To begin with, last night ended in a bit of a rain storm, a bit of a cribbage slaughter and a bit of a crunk. The rain cooled everyone, the crib proved once again that experience beats beauty and the wine disappeared at a prodigious rate. No matter, because Sunday is market day and we stocked up readily.
Last year we missed every market day so today was our first. Rugs, antiques, monster paellas, dressed roosters with their heads on, wine, clothes, produce and breads unending and fruits of all description.
We loaded up on small fruit and bread and Carmen bought her third bunch of bananas in as many days (or so it seems…). Raspberry tarts for a late breakfast rounded of the purchases (and a couple bottles of wine of course, so we won’t have to raid our Spanish stock any further).
Returning to the boat we woke the Zakmeister, consumed the delicious ancestor of the poptart, and got ready to leave.
We walked back up through the market where a quilt seller caught our eye. Once again C proved she was capable of good taste even though it doesn’t extend to lamps. She picked up a gorgeous purple quilt to adorn her new place.
At the end of the market is the abbey St Pierre. Built from the 11 through 15 centuries it was part a large Benedictine Monastery. We toured the cloisters which were breathtaking and climbed to the belfry that overlooked the church proper.
The abbey is built on foundation that date from the 600s. Some of the nave and crypt have remains of these early bits while the church proper has an original structure of romanesque walls consecrated in 1065 with a 15 century gothic restoration. The interior has been painted with an elaborate geometric pattern to try and unify the architectural styles.
There was also a christian sarcophagus dating from the 500s making it the oldest thing outside of a museum that I have ever been in proximity to.
I truly love these old churches. They teach the meaning of scale and reverence and time. I will probably never have much use for the formal church but I think we need more edifices like these to remind us of our place in the larger scope and I am truly grateful for the role of the church in reminding us how small we are and how much we aspire to.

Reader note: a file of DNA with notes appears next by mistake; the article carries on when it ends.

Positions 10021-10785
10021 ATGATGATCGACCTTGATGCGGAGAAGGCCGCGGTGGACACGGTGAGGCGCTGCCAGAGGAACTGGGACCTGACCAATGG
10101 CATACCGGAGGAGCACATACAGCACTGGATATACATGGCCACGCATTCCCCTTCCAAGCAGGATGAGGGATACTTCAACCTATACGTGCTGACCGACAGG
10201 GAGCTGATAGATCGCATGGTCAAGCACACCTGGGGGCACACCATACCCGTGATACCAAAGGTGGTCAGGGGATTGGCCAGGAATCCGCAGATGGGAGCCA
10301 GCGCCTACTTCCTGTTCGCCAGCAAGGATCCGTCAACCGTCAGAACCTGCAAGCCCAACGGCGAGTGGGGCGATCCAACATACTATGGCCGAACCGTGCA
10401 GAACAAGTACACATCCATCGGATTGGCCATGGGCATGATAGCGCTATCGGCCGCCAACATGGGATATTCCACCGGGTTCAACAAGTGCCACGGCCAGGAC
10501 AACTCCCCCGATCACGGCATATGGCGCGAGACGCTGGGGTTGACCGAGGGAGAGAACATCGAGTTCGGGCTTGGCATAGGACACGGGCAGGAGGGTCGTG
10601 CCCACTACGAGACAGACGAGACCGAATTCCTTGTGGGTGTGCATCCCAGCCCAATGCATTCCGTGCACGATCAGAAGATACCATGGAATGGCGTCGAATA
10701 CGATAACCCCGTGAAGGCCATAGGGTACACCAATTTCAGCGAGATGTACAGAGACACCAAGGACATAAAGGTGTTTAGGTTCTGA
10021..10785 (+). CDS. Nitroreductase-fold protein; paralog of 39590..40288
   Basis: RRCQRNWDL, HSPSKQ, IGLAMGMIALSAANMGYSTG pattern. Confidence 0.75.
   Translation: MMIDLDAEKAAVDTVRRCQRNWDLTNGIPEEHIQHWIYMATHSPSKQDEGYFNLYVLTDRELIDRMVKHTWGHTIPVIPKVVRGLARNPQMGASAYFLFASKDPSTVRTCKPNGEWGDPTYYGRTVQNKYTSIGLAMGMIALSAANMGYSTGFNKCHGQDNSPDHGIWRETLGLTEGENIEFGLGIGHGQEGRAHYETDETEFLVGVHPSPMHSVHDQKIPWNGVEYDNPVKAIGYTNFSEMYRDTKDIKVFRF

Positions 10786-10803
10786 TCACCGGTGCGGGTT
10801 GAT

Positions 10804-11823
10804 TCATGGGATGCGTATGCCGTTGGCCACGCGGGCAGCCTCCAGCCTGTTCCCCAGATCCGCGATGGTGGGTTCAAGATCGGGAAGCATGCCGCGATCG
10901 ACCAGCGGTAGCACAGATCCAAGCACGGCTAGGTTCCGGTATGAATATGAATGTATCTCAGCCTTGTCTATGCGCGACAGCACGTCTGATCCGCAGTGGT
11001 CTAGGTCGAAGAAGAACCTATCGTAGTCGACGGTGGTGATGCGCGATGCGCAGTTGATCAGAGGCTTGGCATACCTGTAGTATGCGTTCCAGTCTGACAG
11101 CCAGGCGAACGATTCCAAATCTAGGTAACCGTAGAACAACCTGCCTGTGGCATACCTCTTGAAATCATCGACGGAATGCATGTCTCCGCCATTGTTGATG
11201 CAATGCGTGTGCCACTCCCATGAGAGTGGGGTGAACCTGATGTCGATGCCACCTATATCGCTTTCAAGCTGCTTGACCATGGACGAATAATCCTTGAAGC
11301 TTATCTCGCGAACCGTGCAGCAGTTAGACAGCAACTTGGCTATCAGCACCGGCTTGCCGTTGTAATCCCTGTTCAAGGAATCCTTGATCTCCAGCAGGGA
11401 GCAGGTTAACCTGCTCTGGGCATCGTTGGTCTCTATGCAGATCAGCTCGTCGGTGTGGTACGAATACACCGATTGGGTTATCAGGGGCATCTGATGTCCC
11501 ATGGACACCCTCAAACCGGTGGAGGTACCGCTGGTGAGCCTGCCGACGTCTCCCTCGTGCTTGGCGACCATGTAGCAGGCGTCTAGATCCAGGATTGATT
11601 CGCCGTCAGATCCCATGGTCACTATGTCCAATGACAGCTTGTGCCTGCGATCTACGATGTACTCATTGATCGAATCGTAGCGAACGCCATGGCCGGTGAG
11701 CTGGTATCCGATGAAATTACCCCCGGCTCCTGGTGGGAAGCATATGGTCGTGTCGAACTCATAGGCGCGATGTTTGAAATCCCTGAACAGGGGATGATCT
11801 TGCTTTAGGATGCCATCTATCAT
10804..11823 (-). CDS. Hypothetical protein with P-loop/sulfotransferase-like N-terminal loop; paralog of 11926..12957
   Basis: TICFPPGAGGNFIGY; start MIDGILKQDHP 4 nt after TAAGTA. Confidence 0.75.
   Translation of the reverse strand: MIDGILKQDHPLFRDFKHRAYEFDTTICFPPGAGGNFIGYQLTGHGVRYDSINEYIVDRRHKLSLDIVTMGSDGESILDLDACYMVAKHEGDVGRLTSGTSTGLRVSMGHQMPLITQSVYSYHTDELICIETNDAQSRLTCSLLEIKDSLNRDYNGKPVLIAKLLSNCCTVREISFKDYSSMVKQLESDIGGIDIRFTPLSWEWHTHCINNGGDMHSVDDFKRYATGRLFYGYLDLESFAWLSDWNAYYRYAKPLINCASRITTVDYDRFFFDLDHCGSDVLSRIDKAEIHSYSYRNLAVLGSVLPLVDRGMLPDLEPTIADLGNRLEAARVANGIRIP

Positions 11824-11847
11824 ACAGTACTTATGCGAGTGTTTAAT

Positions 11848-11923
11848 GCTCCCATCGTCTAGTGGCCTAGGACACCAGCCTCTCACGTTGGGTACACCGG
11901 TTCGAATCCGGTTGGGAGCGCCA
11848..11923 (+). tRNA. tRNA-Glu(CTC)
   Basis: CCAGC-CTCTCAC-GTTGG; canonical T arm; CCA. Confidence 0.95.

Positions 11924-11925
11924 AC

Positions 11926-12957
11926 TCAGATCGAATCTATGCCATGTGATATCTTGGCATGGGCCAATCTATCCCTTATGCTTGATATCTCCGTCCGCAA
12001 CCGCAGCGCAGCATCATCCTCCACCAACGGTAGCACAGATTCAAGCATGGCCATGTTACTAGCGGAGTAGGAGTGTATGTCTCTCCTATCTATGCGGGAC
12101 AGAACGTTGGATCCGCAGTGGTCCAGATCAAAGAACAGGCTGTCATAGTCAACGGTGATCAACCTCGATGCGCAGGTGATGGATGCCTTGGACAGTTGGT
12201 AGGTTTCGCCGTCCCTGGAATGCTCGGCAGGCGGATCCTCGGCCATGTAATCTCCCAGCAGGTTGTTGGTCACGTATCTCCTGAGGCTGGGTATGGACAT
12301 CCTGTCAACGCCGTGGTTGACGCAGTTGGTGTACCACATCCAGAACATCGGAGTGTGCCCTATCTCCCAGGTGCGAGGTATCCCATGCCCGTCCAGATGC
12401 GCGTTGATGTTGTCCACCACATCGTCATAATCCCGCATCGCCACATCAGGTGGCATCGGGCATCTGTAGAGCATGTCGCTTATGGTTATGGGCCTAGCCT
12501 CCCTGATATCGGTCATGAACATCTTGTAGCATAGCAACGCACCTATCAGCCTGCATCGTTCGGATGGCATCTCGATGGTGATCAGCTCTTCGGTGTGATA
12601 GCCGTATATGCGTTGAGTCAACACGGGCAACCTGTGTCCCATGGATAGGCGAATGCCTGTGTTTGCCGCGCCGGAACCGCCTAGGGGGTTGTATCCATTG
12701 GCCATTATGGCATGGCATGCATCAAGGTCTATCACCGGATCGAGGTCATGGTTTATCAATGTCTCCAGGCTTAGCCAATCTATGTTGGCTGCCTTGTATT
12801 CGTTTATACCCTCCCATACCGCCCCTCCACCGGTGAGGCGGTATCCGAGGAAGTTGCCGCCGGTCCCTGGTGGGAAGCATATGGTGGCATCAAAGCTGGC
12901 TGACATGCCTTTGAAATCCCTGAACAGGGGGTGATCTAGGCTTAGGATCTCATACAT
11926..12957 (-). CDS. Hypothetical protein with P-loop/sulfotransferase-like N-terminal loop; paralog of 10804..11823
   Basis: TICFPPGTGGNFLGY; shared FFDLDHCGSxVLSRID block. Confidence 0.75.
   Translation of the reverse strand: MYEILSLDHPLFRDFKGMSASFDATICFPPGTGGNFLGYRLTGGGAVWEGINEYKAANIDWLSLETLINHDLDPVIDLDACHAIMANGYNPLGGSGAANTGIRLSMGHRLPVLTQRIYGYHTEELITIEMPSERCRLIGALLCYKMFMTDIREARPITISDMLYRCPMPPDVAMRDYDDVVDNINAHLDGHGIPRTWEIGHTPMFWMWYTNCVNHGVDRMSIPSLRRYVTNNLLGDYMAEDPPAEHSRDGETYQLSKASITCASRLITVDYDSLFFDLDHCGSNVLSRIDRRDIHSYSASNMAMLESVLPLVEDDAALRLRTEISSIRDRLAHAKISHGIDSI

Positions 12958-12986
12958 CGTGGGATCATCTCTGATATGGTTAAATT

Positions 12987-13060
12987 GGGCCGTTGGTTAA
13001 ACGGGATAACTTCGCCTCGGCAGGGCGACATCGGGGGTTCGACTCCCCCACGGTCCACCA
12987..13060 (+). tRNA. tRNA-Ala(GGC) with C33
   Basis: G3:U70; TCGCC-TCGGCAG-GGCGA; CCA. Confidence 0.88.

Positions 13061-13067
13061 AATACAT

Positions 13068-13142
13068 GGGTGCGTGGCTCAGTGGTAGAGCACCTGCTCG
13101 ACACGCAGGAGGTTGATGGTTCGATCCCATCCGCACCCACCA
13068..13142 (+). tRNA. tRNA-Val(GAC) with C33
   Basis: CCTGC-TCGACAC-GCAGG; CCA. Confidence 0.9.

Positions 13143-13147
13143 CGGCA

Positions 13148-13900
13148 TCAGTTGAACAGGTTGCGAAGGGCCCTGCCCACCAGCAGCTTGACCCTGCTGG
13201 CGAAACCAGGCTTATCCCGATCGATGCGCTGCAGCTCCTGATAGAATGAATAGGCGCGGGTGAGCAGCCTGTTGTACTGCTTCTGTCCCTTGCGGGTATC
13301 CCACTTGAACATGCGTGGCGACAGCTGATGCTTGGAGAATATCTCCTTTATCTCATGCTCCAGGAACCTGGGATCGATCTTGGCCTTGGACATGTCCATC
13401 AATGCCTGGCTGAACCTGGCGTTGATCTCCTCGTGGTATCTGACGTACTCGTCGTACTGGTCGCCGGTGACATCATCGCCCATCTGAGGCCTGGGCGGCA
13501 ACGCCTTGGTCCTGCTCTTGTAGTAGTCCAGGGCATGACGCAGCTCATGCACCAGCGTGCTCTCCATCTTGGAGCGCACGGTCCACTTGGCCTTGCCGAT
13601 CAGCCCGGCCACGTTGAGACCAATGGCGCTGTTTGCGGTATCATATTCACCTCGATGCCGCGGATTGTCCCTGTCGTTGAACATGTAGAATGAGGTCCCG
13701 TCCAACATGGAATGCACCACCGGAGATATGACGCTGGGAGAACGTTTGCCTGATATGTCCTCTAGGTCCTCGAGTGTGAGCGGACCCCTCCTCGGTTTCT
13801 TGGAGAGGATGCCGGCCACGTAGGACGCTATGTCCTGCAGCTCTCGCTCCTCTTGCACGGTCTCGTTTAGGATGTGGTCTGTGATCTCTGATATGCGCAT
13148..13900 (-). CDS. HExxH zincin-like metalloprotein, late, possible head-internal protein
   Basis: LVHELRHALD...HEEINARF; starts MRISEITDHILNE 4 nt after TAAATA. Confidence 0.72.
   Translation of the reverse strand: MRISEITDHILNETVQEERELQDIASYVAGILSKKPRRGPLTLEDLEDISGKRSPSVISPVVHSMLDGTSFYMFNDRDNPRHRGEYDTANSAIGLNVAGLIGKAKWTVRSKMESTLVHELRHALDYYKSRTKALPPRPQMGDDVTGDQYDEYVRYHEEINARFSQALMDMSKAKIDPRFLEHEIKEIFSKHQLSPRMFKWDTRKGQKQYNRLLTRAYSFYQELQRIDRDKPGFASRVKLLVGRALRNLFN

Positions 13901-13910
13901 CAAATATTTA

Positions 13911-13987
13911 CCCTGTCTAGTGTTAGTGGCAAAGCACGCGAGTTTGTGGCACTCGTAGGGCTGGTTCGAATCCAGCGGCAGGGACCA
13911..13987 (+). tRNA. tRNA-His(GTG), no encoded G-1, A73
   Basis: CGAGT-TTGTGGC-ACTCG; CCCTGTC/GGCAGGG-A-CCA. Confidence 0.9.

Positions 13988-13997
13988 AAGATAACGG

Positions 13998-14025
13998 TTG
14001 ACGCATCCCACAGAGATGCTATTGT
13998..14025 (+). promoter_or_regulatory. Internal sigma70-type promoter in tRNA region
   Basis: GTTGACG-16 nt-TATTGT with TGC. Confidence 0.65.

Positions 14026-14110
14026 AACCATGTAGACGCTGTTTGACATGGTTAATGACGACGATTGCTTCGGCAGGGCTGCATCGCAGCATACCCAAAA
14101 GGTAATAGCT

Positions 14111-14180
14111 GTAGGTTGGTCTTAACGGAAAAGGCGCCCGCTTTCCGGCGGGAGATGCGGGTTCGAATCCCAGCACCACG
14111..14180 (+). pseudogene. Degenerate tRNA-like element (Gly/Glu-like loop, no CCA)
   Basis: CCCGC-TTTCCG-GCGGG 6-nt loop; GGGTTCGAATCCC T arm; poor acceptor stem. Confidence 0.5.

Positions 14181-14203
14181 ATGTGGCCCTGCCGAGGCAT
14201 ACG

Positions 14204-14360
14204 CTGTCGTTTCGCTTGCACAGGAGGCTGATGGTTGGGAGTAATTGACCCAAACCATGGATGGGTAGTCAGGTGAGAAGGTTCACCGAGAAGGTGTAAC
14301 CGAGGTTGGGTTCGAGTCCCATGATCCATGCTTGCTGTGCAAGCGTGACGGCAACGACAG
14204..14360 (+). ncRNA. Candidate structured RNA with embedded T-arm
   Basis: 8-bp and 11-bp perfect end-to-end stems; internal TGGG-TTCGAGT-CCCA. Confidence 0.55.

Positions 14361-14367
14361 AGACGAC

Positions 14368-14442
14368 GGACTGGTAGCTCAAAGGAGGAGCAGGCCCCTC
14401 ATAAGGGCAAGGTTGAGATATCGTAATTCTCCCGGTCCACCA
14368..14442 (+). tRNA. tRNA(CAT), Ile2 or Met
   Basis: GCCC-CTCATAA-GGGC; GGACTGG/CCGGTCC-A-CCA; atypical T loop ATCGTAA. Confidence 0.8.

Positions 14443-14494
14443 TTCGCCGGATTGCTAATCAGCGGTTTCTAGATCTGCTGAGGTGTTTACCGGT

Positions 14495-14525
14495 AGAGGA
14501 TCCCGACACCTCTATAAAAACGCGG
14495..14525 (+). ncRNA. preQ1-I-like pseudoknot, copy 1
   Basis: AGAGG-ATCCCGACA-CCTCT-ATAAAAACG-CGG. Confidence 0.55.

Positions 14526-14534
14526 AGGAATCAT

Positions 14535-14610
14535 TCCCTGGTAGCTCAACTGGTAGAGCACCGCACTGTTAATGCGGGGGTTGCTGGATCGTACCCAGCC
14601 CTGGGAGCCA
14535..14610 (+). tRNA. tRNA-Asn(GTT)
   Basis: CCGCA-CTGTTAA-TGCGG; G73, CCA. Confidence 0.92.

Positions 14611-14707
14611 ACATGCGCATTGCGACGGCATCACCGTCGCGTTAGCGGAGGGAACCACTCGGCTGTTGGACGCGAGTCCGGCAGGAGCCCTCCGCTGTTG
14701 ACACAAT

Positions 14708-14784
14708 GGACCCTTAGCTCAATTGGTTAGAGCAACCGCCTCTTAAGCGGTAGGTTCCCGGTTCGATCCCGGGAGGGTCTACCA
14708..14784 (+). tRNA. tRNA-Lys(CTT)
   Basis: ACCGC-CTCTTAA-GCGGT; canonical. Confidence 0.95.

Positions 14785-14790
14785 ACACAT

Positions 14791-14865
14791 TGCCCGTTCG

After we all got our fill of soaring architecture we headed back to the canal. Carmen and Leslie opted for a nap, Zak decided the boat would offer some solitude and I went for a walk. Moissac is a neat city with narrow twisty alleys and block upon block of old homes. As of now I sitting in a cafe, nursing a Stella and enjoying the afternoon.
Now, I guess, is the time to wax poetic. I am much more comfortable in France and certainly in the rural areas. Neither Leslie nor I enjoy crowds and I felt much better when I can relate, however poorly, to the language and the culture. I like Barcelona, but the experience didn’t differ substantially from New York or Paris. You follow the crowds, eat with the masses, line up at the ‘must see’ sights and generally spend a lot of time moving from one place to another in order to absorb as much as possible. And really in the end you have to. Unless you can move there, you owe it to yourself to experience all it has to offer.
Rural areas, on the other hand, have fewer tourists, and most of them are actually from France. The pace is slower because there is less to see, you spend tons of time ‘listening carefully’ to try an understand what you are seeing and generally have to engage to a larger degree. In the end, while I want to see Versailles, I am much more satisfied that I’ve seen Vezelay or Abbey St Pierre and haven’t gotten around to Notre Dame. I challenge anyone to experience a gothic cathedral properly being shuffled through with the crowds. Even the Picasso museum in Barcelona was hard to stomach with the frenetic pace of the tourists. Go to Clamecy, and be the only visitor in a tiny 14th century local church… And just breathe.
Tonight we have roast chicken from this morning’s market and apparently the abbey is lit up so we’ll take the time to visit.
Leslie and I took a turn around the town trying to really get a handle on the differences between a culture based on lots of people and lots of history crammed into Alberta. Everything is related to population and history when making infrastructure choices. Anyway we made it back to the canal and the hire boats are starting to appear, so we no longer feel like we are the only ones afloat.
Just talked to the portmaster; seems we have Poles, Russians, Spaniards and Englishmen in port tonight.
It also seems my website is down. I can’t log onto the blog nor vnc in so I’m guessing it’s the Internet connection. I emailed Doug so hopefully we will be up and posting soon.
Dinner was French bread, cucumbers, roast chicken sans tete and tomatoes with my .95 euro rose. Mmmmmmm.
After dinner we played a bit more crib but unfortunately they didn’t improve and just extended their losing streak. After we walked back to the Abbey and enjoyed the night air before retiring. One glass of red had us in our beds and ready for tomorrow.
Not sure about Internet for the next few days.